Tuesday, January 28, 2014

Get Away From Me, Freak!

I hope you don't mind, but it's time to sound like an old guy. 

Please read on, though, because a lot of you are also old, and if you aren't, this could prove useful. It doesn't hurt to look ahead a little, because as our good friend Russ Wilson likes to say, "The separation is in the preparation."

At age twenty-one, a lot of us would've proven grossly incapable of predicting our lifestyles thirty years down life's unpaved road. I'm pretty sure if I hopped into the DeLorean, sped back to 1984 and asked a certain college junior for a couple of prognostications, it would be clear where the term "shallow pond" was derived. 

Here's what I mean:

So, twenty-one-year-old Tim, what type of car do you picture yourself driving in thirty years?

Wow, that's a long time. That's totally after the year 2000, right? 

Yes, that would be 2014.

Hell, then, I don’t know. It won't be an American car or a minivan, that's for sure. A moped would be sweet, or one of those new Camaros.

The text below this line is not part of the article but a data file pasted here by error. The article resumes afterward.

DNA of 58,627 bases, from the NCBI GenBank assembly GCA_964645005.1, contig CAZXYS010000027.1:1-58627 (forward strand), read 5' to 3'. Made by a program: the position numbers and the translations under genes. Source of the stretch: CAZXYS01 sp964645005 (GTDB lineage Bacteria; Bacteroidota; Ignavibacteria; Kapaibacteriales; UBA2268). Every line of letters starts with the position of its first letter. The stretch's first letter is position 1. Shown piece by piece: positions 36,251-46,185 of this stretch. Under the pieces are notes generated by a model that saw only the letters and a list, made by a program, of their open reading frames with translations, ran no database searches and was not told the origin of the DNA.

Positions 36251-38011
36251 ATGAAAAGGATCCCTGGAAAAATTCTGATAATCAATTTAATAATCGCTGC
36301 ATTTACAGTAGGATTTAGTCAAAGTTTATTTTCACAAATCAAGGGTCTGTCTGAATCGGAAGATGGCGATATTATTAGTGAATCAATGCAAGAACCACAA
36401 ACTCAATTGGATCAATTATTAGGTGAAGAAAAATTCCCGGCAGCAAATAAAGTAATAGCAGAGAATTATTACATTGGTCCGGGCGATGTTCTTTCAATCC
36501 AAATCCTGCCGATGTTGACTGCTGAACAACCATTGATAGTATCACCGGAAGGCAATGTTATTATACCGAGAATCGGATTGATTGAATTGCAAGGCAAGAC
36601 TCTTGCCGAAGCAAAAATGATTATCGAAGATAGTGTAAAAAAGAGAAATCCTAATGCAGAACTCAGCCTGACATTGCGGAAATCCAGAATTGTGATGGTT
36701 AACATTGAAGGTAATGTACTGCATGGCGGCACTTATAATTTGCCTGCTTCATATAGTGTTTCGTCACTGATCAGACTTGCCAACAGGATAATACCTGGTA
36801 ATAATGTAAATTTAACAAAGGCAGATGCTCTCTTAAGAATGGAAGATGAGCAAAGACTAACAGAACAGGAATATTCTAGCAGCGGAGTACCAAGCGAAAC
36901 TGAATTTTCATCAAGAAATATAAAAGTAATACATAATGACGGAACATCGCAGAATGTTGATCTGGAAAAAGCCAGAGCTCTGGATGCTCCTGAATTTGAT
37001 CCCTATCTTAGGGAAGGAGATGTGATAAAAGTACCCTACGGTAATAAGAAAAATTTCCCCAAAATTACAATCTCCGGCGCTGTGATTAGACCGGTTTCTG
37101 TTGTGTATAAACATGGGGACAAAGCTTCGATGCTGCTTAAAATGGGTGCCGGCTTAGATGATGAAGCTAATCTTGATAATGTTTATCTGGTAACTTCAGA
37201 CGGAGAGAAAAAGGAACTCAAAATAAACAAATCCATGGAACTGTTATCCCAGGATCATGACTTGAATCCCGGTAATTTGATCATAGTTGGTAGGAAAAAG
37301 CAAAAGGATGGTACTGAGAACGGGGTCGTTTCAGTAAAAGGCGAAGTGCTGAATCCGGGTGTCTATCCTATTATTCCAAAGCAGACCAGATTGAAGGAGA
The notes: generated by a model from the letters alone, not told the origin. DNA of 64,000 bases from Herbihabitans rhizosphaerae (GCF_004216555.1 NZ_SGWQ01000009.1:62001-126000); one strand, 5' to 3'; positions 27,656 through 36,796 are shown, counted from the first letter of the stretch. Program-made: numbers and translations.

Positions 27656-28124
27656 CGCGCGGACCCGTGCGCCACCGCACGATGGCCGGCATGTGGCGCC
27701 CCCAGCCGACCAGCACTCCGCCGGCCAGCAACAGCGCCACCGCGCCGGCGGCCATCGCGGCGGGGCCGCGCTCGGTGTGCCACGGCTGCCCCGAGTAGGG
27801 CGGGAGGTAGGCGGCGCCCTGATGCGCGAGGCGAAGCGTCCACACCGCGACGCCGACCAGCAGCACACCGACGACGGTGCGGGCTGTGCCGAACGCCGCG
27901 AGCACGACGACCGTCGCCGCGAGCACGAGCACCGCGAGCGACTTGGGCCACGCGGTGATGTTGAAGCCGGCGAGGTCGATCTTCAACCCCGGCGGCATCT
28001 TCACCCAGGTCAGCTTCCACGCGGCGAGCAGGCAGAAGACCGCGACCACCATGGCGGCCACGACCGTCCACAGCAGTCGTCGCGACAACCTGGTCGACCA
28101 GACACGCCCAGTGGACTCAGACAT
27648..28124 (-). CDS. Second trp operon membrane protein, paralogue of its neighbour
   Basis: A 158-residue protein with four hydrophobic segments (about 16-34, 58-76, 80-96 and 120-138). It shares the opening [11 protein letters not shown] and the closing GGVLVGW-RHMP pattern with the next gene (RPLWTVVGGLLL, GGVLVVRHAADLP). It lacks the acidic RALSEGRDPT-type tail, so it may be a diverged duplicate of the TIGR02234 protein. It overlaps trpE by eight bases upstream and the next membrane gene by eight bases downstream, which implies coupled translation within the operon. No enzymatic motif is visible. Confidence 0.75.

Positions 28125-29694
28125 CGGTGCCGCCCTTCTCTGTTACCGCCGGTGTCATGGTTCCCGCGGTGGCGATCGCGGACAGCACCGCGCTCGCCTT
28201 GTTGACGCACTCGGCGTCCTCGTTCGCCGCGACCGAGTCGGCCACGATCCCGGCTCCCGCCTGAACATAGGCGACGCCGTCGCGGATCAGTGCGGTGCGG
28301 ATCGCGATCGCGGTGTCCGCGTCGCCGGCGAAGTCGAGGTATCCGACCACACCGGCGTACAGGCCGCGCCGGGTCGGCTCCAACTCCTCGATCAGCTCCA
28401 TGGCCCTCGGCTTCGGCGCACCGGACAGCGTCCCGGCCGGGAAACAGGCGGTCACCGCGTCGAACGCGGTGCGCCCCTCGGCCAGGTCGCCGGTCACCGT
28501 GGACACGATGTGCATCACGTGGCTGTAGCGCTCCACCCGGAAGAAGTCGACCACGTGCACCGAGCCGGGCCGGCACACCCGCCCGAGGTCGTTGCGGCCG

Right, but they won't be new in thirty years.

This is boring.

Okay, well, just to let you know, you will In fact drive a minivan. It will be manufactured in Korea, and your daughter will call it "Kiath."

That's bizarre. I'm having a daughter?

Yes, two, actually.

I don't want two daughters. How old are they?

One is a college freshman and the other is in eighth grade.

Listen, man, my fraternity is having a party tonight and I'm pretty sure there will be a few freshman girls hanging out. Thanks for making me think of them as my daughters, ass wipe. I must rise above this. 

Hang on a sec, I need to turn down the stereo. It's hard not to crank Sister Christian on these sweet woofers I just got from Speakerlab. You like Night Ranger, old man?


Hey! You're not as crusty as you look.  What else did you want to ask me? I need to run down to 7-11 for some Copenhagen.

Okay, I'll be quick. How about cooking—who will do most of the cooking for your family in thirty years?

I don't know, man. It might just be like the Jetsons where you just push a button and boom—piping hot lasagna. But if that's not the case, if my wife cooks four nights a week, I don't mind ordering pizza the other three. My kids would appreciate it, I'm sure. Gross, did I just say "my wife" and "my kids" in the same sentence? Freaking shoot me.